Nobody has shown that the substantial class-size reductions of the past 15 years have paid off in terms of student achievement. Instead, the two main effects of past class-size reduction have been more teachers and more expensive schools.
Education research is essentially unanimous: The effectiveness of the teacher in the classroom is far, far more important than how many students are in the classroom. But this is not the message that the union wants to hear, because it would involve evaluating teachers and making personnel decisions based on the quality of the work they do.
To read “The UFT’s wasteful class-size push,” go to http://www.nydailynews.com/opinion/eric-hanushek-uft-wasteful-class-size-push-article-1.2043575
In another piece that defies conventional thought, the Independent Institute’s Vicki Alger penned an op-ed for the Wall Street Journal, “Education’s No Dollar Left Behind Competition,” in which she claims,
States that spent less per pupil tended to have better educational outcomes. More than 45% of low-income students in Idaho—with its relatively puny $4,100 per pupil spending—tested proficient in reading and math. Low-income students in stingy Arizona, which spent $4,200 per pupil on instruction, had 51% proficiency rates in both subjects. And students in penny-pinching Oklahoma, which spent around $4,300 per pupil, achieved a 53% proficiency rate in reading and 52% in math.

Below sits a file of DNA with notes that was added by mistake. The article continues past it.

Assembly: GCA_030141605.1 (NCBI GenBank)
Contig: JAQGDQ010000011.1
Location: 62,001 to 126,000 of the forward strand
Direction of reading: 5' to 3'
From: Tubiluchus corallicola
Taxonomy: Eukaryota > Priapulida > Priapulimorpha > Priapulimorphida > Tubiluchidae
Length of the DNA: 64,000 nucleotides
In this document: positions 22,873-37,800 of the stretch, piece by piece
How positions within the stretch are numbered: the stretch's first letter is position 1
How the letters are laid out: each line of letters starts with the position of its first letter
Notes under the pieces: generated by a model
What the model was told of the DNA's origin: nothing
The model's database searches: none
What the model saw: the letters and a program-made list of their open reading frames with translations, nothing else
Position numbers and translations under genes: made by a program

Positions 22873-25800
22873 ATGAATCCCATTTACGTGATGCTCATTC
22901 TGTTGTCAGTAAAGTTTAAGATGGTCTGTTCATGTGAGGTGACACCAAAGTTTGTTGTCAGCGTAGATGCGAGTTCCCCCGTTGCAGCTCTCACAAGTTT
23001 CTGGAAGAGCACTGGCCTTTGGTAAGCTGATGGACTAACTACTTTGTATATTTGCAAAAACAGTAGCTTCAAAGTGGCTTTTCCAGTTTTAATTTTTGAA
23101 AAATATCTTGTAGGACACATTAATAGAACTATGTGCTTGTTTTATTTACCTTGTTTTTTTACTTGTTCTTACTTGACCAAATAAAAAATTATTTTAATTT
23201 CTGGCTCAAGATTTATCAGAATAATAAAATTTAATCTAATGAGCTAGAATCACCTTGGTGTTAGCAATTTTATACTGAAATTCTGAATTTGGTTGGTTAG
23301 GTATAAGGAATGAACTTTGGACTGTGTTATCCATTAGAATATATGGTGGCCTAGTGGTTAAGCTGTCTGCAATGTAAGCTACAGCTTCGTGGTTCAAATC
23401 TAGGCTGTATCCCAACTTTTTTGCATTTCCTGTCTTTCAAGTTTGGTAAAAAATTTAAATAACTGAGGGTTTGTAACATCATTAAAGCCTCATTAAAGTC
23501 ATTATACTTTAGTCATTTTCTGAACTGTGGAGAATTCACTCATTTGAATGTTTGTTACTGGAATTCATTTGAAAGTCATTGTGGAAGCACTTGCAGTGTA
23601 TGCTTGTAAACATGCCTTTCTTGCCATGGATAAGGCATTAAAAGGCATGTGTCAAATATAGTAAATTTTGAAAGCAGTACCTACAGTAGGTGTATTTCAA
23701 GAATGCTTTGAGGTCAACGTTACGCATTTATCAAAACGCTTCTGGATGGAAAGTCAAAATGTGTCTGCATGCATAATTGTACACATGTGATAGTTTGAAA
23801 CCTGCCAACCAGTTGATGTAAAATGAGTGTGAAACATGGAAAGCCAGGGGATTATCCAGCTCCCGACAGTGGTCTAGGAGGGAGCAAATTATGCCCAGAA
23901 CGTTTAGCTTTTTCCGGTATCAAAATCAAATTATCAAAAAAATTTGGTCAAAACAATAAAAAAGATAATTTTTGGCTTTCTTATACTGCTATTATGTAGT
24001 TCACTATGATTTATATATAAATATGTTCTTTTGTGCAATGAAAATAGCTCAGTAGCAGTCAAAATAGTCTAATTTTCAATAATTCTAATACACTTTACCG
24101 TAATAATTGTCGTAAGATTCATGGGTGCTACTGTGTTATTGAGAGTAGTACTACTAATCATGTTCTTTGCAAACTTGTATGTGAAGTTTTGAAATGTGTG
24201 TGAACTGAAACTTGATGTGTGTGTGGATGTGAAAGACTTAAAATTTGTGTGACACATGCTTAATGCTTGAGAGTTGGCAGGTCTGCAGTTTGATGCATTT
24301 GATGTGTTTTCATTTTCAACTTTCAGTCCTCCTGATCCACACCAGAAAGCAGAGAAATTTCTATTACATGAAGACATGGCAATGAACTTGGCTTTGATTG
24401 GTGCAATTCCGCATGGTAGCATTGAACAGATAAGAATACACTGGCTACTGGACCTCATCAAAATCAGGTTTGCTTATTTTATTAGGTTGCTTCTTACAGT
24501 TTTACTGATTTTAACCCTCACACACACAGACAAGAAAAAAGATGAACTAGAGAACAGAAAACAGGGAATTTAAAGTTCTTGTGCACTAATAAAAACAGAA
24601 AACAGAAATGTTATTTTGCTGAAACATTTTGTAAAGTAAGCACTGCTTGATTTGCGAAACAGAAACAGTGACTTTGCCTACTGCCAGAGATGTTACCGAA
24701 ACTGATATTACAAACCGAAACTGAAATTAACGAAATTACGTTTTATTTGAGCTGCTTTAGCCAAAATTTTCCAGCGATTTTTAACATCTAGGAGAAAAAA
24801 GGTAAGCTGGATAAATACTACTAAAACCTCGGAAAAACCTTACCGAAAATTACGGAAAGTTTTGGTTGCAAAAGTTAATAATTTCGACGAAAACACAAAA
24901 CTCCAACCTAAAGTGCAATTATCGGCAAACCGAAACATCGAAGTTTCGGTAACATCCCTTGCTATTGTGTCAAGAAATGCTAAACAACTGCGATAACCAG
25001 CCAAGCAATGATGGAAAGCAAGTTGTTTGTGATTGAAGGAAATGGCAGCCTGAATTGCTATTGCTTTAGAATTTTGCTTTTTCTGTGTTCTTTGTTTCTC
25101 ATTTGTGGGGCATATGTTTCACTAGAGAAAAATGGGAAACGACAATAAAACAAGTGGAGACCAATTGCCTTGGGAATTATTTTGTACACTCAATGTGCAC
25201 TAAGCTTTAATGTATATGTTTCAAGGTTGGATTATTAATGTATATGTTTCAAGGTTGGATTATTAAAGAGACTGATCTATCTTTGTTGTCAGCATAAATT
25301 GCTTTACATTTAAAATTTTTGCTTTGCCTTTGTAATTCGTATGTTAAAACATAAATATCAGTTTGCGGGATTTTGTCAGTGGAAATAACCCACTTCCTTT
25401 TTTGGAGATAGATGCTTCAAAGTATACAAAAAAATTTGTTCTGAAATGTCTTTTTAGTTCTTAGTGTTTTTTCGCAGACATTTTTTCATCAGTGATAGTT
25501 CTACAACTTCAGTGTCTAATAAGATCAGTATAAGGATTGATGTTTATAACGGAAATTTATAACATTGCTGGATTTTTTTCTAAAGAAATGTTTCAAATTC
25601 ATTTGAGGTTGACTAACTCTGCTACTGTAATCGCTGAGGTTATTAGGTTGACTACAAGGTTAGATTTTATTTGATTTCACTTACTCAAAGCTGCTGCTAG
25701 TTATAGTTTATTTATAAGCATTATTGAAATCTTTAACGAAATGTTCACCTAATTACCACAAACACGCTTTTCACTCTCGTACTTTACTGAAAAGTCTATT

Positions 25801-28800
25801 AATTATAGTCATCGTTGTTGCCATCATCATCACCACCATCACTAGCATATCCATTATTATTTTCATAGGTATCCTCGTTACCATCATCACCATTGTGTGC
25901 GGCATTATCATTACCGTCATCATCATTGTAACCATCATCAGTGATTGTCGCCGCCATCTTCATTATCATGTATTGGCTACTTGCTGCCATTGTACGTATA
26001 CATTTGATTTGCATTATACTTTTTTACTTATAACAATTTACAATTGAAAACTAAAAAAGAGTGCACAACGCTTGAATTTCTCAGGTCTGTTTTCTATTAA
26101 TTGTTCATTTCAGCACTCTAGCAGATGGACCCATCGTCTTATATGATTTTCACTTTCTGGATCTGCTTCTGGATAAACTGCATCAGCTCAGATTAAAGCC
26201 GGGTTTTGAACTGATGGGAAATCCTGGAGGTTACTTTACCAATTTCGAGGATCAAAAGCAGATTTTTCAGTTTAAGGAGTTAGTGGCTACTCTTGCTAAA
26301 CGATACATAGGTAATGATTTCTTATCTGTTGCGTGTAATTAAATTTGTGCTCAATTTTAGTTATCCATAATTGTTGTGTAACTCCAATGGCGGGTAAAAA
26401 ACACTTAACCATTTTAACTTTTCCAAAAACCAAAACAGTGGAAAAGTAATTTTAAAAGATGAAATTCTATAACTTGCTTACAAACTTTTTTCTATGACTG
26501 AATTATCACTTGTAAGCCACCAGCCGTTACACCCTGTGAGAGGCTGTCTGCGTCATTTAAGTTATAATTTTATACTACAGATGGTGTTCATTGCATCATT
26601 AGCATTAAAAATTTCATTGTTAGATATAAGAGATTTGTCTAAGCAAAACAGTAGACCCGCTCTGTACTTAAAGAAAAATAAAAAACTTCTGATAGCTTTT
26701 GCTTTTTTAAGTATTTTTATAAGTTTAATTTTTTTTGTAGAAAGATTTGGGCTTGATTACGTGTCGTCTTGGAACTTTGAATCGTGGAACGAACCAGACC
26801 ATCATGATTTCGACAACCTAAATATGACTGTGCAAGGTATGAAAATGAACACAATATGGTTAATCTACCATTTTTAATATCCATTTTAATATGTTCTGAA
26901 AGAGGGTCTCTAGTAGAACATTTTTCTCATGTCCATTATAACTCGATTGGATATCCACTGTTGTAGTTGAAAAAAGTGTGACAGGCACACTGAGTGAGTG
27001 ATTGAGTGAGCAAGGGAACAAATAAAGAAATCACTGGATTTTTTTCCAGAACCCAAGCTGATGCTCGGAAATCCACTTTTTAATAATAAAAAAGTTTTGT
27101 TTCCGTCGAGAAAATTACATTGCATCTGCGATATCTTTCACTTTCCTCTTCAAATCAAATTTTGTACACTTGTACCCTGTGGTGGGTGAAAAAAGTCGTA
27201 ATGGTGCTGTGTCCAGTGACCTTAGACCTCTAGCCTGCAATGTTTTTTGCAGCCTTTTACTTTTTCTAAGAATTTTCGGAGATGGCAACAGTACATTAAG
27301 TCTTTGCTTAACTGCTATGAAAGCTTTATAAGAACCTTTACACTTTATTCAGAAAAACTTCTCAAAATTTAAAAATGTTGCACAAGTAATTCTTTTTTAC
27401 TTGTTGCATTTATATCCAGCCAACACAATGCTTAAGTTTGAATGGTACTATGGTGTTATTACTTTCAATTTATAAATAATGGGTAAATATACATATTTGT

To read more of this provocative piece, go to http://www.wsj.com/articles/vicki-alger-educations-no-dollar-left-behind-competition-1421017161
Last month, the National Education Association posted their ideas about “2014’s Best and Worst Players in Public Education.” The usual bogeymen – the Koch brothers and new villainess Campbell Brown – are of course trotted out. But also prominently bashed is Democrats for Education Reform, which advocates for sensible education policy changes. But according to NEA, the reforms suggested by DFER (and many other groups) have “acquired a bit of a stench over the last few years, as the ideas with which it is most closely associated – high stakes accountability, vouchers, merit pay, charter schools, not to mention teacher bashing – have not worn well with much of the public.” (Actually, polls show that the general public is now at odds with the teachers unions, not the reformers.) To see the entire NEA list, go to http://neatoday.org/2014/12/09/2014s-best-and-worst-players-in-public-education/